• Native America

    Eskimo hunter’s mask

    Q: We went to a cool museum, the Maryhill Museum of Art (in Portland, OR), to kick off Ida’s birthday. Came across this guy and thought of you. Hans, 1778 A: And I thought of my viewers. This is an especially well made shaman’s mask from the Eskimos in or close to Alaska. Some of these comlplex wooden masks are still used, but most are sold to tourist. They are often signed by the carver and are a nice source of income for the otherwise poor Eskimos of the Pacific North West. A

  • Native America

    NWC Native American mask

    Q: I purchased it as-is. It was relatively cheap because of the extensive cracking damage from drying out. We added the string in the back for hanging on the wall, so that is not original to the piece. The hair plugs are quite coarse and long so I’m guessing horse tail, but I couldn’t say for sure. Sarah, 1762 A: This nicely designed and made mask was probably carved by a Native American in 2020 for use or sales. But something happened to it, so Sarah was able to get it cheap. Let’s try to find out who the carver is. He is obviously a skilled artist. The eyes are…

  • Native America

    Tsimshian spirit mask of the upper air

    Q: What I stumbled on while going down a Tumblr rabbit hole was that it is a Tsimshian mask representing the spirit of Upper Air. Supposedly from BC, Canada (19th C.). Hans, 1684 A: Christie’s auctioned this mask last year for over half a million dollars. Obviously it is a very desirable artifact. I did see a similar Tlingit singing shaman’s mask somewhere. The Tsimshian and Tlingit cultures are situated next to each other in Southeast Alaska. There is plenty about their folk art in libraries and the Internet. Enjoy. A+

  • Native America

    Iroquois false face mask

    Q: Hi again, hope you don’t mind to share your comment on this small 15 cm high mask that I bought at an auction last month in Amsterdam. Price was 250 euro. It was sold as a Iroquois false face mask from the fifties. I’m very pleased with this mask. Great carving and expression I think. Marc, 1640 A: I think this is an especially well made example. It’s a shame you don’t have more information. With Iroquois and most other Native American mask the question of authenticity can be very complicated. “The False Face Society is probably the best known of the medicinal societies among the Iroquois, especially for…

  • Native America

    Inuit mystery mask

    Q: This came out of a private collection in Illinois. It’s very lite weight measuring 8.5” X 4.5” not including the feathers. Polychrome cedar ceremonial shaman’s mask from the Inuit. I’m a collector. Would you know the age of this and what type of mask is it? It appears to have been used several times in a ceremony of sort. PJ, 1590 A: I do not recognize this at all. Since I am not an expert on any of the Arctic cultures, let’s hope that one of our viewers will make a helpful comment. PJ, since you and the seller both specialize in these kinds of artifacts, perhaps you could…

  • Native America

    Old Inuit mask from Greenland

    Q: Hello, Here are photos of our friend’s Inuit family mask. It was created in the early 1900’s, we are not sure exactly when. Our friend was Eskimo from Greenland and she left us all her family artifacts when she past away 10 years ago. The mask is wood from the center of a tree, you can see the circles. Diane, 1582 A: This is a major find for any first-rate art or anthropological museum. And it comes with family provenance. But please be careful. There are plenty of collectors and dealers who will try to cheat you out of a fair price if you don’t have a good idea…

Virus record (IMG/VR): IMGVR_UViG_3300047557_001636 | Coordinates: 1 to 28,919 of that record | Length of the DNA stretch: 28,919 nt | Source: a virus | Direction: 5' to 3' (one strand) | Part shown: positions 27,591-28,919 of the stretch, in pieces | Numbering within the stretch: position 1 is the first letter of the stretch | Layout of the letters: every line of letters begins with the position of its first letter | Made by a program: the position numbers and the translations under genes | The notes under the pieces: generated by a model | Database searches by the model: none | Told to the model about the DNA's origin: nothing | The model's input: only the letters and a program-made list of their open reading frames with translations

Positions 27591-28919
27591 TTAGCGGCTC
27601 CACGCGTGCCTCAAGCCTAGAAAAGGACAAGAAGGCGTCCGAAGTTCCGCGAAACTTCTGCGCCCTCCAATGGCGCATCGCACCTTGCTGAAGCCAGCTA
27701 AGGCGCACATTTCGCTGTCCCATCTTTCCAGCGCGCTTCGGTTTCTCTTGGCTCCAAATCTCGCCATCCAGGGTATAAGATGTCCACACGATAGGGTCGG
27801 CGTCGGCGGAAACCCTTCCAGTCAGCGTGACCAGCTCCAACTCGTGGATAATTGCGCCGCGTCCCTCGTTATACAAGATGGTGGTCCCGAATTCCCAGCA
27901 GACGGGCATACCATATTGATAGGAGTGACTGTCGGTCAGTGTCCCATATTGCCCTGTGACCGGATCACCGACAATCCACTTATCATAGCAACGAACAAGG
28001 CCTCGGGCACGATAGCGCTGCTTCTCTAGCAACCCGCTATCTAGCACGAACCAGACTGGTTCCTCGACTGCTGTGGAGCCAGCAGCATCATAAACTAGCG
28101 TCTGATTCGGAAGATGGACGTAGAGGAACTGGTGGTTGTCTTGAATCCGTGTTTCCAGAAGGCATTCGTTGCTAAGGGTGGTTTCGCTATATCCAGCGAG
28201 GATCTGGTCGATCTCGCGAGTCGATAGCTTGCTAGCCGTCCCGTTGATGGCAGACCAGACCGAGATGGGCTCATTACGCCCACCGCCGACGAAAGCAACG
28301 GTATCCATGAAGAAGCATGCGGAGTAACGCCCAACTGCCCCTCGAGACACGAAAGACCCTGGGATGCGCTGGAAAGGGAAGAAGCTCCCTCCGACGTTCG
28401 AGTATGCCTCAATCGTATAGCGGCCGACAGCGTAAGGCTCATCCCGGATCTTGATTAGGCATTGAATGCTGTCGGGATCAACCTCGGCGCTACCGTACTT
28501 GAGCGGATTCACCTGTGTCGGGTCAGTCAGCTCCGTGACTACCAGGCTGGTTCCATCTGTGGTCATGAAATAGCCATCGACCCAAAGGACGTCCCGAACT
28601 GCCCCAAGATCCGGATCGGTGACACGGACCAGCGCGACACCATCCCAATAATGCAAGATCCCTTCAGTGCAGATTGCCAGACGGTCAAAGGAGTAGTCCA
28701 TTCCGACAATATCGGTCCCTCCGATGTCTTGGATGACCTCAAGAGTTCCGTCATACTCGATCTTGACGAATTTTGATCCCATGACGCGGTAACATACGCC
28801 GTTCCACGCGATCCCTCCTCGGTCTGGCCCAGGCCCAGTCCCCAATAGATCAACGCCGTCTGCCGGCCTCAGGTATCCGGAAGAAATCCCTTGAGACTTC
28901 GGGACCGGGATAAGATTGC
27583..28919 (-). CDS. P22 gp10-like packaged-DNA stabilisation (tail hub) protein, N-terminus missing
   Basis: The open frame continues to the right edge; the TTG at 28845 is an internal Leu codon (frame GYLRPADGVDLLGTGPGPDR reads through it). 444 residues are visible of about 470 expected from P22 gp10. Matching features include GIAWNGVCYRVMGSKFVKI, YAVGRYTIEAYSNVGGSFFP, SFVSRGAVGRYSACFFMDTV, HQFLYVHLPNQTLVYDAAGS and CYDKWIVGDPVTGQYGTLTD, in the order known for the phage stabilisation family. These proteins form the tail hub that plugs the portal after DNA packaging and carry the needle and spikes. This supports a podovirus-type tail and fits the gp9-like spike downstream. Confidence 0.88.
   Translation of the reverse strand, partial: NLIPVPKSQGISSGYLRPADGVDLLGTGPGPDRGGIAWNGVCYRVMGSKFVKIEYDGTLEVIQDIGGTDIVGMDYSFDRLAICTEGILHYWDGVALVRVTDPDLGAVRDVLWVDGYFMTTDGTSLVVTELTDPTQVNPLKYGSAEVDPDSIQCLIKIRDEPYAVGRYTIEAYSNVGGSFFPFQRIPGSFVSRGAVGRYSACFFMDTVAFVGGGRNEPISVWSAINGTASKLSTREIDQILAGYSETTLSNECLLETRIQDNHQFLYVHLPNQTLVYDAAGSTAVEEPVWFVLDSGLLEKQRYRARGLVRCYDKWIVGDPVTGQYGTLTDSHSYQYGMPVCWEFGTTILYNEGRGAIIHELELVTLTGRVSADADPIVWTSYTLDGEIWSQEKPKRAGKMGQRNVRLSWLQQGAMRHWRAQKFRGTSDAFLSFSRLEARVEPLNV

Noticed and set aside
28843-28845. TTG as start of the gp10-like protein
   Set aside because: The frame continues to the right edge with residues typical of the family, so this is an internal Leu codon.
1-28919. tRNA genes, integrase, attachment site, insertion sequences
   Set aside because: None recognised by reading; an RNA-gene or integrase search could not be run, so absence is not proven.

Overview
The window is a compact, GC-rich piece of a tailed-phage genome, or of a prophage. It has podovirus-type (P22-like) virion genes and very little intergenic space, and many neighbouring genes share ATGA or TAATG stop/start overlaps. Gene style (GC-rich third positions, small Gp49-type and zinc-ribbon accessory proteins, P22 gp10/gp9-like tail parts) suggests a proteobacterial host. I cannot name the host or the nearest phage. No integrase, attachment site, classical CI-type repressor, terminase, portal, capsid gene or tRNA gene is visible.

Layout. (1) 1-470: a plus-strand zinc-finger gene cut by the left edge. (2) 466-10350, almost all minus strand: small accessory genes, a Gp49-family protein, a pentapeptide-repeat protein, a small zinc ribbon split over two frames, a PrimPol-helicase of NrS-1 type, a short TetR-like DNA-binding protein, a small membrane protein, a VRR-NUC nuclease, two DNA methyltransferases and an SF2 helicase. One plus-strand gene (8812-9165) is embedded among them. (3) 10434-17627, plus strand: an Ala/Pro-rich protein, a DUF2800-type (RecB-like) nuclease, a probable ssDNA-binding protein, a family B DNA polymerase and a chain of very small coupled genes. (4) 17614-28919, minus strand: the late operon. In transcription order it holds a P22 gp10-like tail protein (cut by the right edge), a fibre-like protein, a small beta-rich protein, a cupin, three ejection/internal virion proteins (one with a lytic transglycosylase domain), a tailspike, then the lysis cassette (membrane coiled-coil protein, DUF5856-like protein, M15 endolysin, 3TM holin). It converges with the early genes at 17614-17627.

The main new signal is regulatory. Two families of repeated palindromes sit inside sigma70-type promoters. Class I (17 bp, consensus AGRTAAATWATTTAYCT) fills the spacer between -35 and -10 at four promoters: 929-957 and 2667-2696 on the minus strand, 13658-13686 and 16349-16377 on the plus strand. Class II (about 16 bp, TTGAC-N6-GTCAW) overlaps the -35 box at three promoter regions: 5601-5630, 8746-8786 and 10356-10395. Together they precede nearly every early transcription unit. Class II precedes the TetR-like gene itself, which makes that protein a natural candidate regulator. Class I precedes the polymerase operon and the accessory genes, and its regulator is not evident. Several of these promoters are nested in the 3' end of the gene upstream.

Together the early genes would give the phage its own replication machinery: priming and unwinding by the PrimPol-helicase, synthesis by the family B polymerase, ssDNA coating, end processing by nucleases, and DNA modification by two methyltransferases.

• Native America

    Iroquois false face mask

    The False Face Society is probably the best known of the medicinal societies among the Iroquois, especially for its dramatic wooden masks. The design of the masks is somewhat variable, but most share certain features. The eyes are deep-set and accented by metal. The noses are bent and crooked. The other facial features are variable. The masks are painted red and black. Most often they have pouches of tobacco tied onto the hair above their foreheads. Basswood is usually used for the masks although other types of wood are sometimes used. Horse tail hair is used for the hair, which can be black, reddish brown, brown, grey or white. The…

  • Native America

    Southwest Indian mask

    Q: Here’s one I stumbled upon at a thrift shop. It appears to be Pueblo-inspired. It also appears to be a recent creation, perhaps crafted for the tourist trade. Regardless, I think it’s special and wanted to share it with you. Any input you may have is welcomed. Eric, 1516 A: It certainly is special if you collect Native American masks. Though you knew it was a cheap replica, I don’t think you would mortgage your house for the authentic mask I posted at the end. Worse than the high price, you might also be sued by the Hopi people. The following appeared in the press six years ago. “Dozens…

  • Native America

    Eskimo small stone mask

    Q: I found this stone mask in Barrow, Alaska, on the beach and I was wondering if you could help me identify it. It is five inches high. Mechelle, 1501 A: A small stone face found of the beach in Barrow (in the far north) would likely have been made by the Inupiaq people. It is too small to be a real mask. It could have been made by a shaman and placed in a kayak for protection or good luck. Lots of small stone sculptures are made by the Inupiaq for different purposes, the most common being sale to tourists. More information is needed to determine value.